The Office of International Affairs at the U.S. Department of Treasury recently posted a vacancy announcement for International Economist with multiple openings in Washington DC. Candidates customarily have a masters or doctorate degree in economics, international affairs, public policy, finance or business.
Shown below is a link to the announcement on USAJobs at four different grade levels (GS-11, GS-12, GS-13 and GS-14). To be considered at multiple grade levels, applicants must select each grade. Recent graduates usually apply at the GS-11 level but everyone is welcome to apply to any and all grades for which they are qualified. Please note that candidates will be considered only at the grades to which they have applied so it may be worth applying to multiple grade levels, e.g. if a candidate applies only to the GS-14 announcement and is deemed not qualified, he or she will not be considered at the lower grade levels.
Link to Job Announcement 21-DO-643-DH
About the Position:
International economists produce international policy analyses to support the work of the Secretary and to inform the office’s diverse but interrelated set of activities. These activities include promoting policy positions, securing commitments, and negotiating agreements around the world supportive of U.S. goals. The Office engages with groups of countries on a multilateral basis through fora such as the G-7, the G-20, the International Monetary Fund, and the Financial Stability Board (FSB) and in bilateral engagements either directly with counterparts in foreign ministries of finance or through structured forums. International Economists assist senior-level Treasury officials in the development of U.S. international economic policy. Typical duties include:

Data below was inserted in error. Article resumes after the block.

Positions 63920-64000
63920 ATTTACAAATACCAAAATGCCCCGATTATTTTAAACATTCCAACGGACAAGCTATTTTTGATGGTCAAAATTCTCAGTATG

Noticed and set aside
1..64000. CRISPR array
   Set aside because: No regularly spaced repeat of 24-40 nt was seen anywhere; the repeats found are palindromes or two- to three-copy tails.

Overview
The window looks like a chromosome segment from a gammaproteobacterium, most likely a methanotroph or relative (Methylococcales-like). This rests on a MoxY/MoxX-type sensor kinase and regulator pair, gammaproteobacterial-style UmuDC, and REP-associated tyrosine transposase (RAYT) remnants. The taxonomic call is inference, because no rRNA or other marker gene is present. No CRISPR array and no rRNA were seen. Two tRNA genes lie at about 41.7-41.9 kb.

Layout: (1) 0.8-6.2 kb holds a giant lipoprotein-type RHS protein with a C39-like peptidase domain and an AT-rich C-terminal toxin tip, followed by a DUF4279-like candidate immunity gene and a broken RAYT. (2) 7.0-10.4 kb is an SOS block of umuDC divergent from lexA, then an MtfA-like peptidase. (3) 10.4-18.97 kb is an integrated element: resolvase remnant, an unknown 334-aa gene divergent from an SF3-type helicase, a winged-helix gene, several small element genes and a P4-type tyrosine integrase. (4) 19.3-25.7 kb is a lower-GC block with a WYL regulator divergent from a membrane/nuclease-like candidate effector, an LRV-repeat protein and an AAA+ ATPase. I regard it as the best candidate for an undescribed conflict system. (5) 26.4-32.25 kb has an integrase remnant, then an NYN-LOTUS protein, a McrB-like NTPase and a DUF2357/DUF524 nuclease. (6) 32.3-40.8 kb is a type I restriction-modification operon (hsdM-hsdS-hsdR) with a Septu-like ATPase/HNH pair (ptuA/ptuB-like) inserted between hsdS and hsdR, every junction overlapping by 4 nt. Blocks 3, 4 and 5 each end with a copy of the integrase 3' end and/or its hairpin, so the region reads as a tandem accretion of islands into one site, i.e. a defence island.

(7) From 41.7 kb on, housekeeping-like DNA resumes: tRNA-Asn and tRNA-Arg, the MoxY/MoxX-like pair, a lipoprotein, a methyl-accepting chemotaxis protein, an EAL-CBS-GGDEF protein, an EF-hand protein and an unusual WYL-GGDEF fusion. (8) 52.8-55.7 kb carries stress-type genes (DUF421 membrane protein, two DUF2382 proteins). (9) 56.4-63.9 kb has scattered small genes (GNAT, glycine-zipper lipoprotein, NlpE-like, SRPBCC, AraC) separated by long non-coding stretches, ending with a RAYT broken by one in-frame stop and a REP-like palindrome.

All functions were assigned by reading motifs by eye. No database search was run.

- Preparing regular updates of regional economic or financial market activity for senior leaders;
- Conducting background research on relevant regional economic issues or sectoral policies;
- Developing policy analysis of regional economies, financial reforms, trade and investment initiatives,
- or development, environment and energy issues;
- Attending and reporting on official meetings in and outside of government;
- Interacting with other Treasury offices, U.S. Government agencies, and foreign officials on relevant
- matters; and
- Drafting policy papers and/or memos on key issues affecting the region or relevant topic area.